By Aria Brent,
AFRO Staff Writer,

Parents, students and educators are appalled at Florida’s new education standard regarding the teaching of Black history in public schools. In the updated standard, it noted that middle school lessons must include “how slaves developed skills which, in some instances, could be applied for their personal benefit.” The new curriculum comes after Florida’s House Bill (HB) 7 which was passed last year and prevents students from learning lessons that imply anyone is privileged or oppressed based on their race or skin color.

Many Black families are concerned about their students receiving an education that is honest and accurate. 

“Seeing what’s going on in public schools nowadays helped us to make the decision that the public school setting was not going to give us the best experience for our child,” said Obafemi Kinsiedilele. 

Obafemi Kinsiedilele and his wife, Kwaeisi, are the founders of Blknproud Homeschoolin’ Village. The two have been homeschooling their children for five years. They recognized the need for community amongst fellow Black homeschoolers and created the company to help with this matter. 

“We both are students of education and early childhood development. We are both into our history and culture and we have an understanding that the public schools are only going to go so far with telling our story,” said Obafemi Kinsiedilele.

As Florida Gov. Ron DeSantis’ ongoing fight against “wokeness” has been catching national attention with many who agree with his stance, Black homeschoolers are sure that the controversial Florida standard will be duplicated.

“We’re going to have to educate our own people in order to change our trajectory, we’re going to have to do this.” Kwaeisi Kinsiedilele said. “Before they ever step their foot inside of the school you’re the one who is teaching them.”

Jania Otey has also been homeschooling her own children. Since 2007 she has been on a homeschooling journey. These days, she works to expand the cultural horizons of children through her program, Kids and Culture, which was founded in 2010. The program focuses on exposing and educating children about different cultures from around the world.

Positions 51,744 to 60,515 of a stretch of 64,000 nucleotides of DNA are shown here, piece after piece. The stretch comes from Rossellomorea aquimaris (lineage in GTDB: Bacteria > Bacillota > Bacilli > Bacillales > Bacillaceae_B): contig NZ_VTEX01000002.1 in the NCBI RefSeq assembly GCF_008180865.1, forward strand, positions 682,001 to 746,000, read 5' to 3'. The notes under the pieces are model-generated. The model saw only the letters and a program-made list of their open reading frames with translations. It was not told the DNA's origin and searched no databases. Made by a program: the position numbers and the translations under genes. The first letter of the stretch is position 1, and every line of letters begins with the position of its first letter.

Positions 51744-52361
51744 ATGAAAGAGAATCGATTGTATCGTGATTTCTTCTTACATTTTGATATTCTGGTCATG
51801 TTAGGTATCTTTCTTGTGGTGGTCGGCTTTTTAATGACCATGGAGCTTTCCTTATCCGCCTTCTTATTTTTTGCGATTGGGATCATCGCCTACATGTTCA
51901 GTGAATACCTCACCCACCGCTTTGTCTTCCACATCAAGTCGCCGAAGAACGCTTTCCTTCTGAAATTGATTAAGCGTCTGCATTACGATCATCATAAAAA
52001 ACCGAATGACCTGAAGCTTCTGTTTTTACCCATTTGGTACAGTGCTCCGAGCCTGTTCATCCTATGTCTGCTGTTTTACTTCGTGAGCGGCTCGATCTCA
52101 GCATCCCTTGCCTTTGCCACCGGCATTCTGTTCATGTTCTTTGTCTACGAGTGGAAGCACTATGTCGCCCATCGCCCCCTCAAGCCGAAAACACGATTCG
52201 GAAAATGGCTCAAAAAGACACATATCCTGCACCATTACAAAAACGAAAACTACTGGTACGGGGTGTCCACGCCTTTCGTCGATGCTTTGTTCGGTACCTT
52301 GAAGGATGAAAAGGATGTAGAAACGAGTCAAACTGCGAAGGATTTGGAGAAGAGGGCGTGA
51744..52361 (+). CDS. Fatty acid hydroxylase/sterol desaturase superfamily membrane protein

“Florida was just the beginning. I believe we’re gonna see similar things popping up in other states, and we have to get ready. We need to be ready to ‘home educate’ our children,” said Otey.

Noting that the new Florida guidelines only reaffirm her decision to homeschool, Otey explained that she chose to homeschool her children so that she could assure she taught them the truth about their history and culture. 

“The guidelines set forth by Florida regarding Black history reaffirmed the importance of parents having control over their child’s education and teaching them the entire truth,” said Otey. “One thing that’s very concerning to me about this is that, as we continue on, individuals will want to rewrite the narrative. They’ll want to rewrite history.”

With limitations and lies beginning to affect the way Black history is being taught, many homeschoolers believe there’s going to be an increase in the amount of Black families that decide to homeschool their children. 

“I think that it may increase the number of particularly families of color, who decide to homeschool their children. Parents in Florida should take a careful look at what’s being done and research their options for homeschooling,” said Otey.

The new education standards have received a lot of backlash including comments from Vice President Kamala Harris.

“They insult us in an attempt to gaslight us. And we will not have it,” said Harris during her rally in Jacksonville, Fla., on July 21. 

“I want them to know that what they’re passing, it’s very insensitive and it’s not very considerate of the different voices that are important,” said Kwaeisi Kinsiedilele, speaking on the Florida guidelines. ”It’s minimizing hundreds and hundreds of years of rich information and history that would benefit the Black community there.”

CORRECTION: Jania Otey is the owner of Kids and Culture. Her last name was initially misspelled as Otney.